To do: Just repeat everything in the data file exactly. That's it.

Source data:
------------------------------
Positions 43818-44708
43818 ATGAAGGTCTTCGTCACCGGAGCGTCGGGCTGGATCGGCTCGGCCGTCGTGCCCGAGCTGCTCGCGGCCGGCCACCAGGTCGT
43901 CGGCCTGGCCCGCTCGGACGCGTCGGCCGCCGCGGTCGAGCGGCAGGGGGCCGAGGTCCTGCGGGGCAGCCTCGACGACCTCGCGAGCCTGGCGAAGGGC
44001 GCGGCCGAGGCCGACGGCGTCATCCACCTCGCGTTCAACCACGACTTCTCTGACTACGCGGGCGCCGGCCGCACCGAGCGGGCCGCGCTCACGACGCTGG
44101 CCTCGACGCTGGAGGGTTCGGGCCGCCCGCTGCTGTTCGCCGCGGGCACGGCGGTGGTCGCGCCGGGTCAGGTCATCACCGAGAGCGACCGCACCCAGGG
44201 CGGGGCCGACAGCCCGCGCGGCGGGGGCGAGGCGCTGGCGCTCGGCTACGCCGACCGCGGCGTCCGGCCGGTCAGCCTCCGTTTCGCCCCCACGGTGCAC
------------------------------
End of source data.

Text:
Positions 43818-44708
43818 ATGAAGGTCTTCGTCACCGGAGCGTCGGGCTGGATCGGCTCGGCCGTCGTGCCCGAGCTGCTCGCGGCCGGCCACCAGGTCGT
43901 CGGCCTGGCCCGCTCGGACGCGTCGGCCGCCGCGGTCGAGCGGCAGGGGGCCGAGGTCCTGCGGGGCAGCCTCGACGACCTCGCGAGCCTGGCGAAGGGC
44001 GCGGCCGAGGCCGACGGCGTCATCCACCTCGCGTTCAACCACGACTTCTCTGACTACGCGGGCGCCGGCCGCACCGAGCGGGCCGCGCTCACGACGCTGG
44101 CCTCGACGCTGGAGGGTTCGGGCCGCCCGCTGCTGTTCGCCGCGGGCACGGCGGTGGTCGCGCCGGGTCAGGTCATCACCGAGAGCGACCGCACCCAGGG
44201 CGGGGCCGACAGCCCGCGCGGCGGGGGCGAGGCGCTGGCGCTCGGCTACGCCGACCGCGGCGTCCGGCCGGTCAGCCTCCGTTTCGCCCCCACGGTGCAC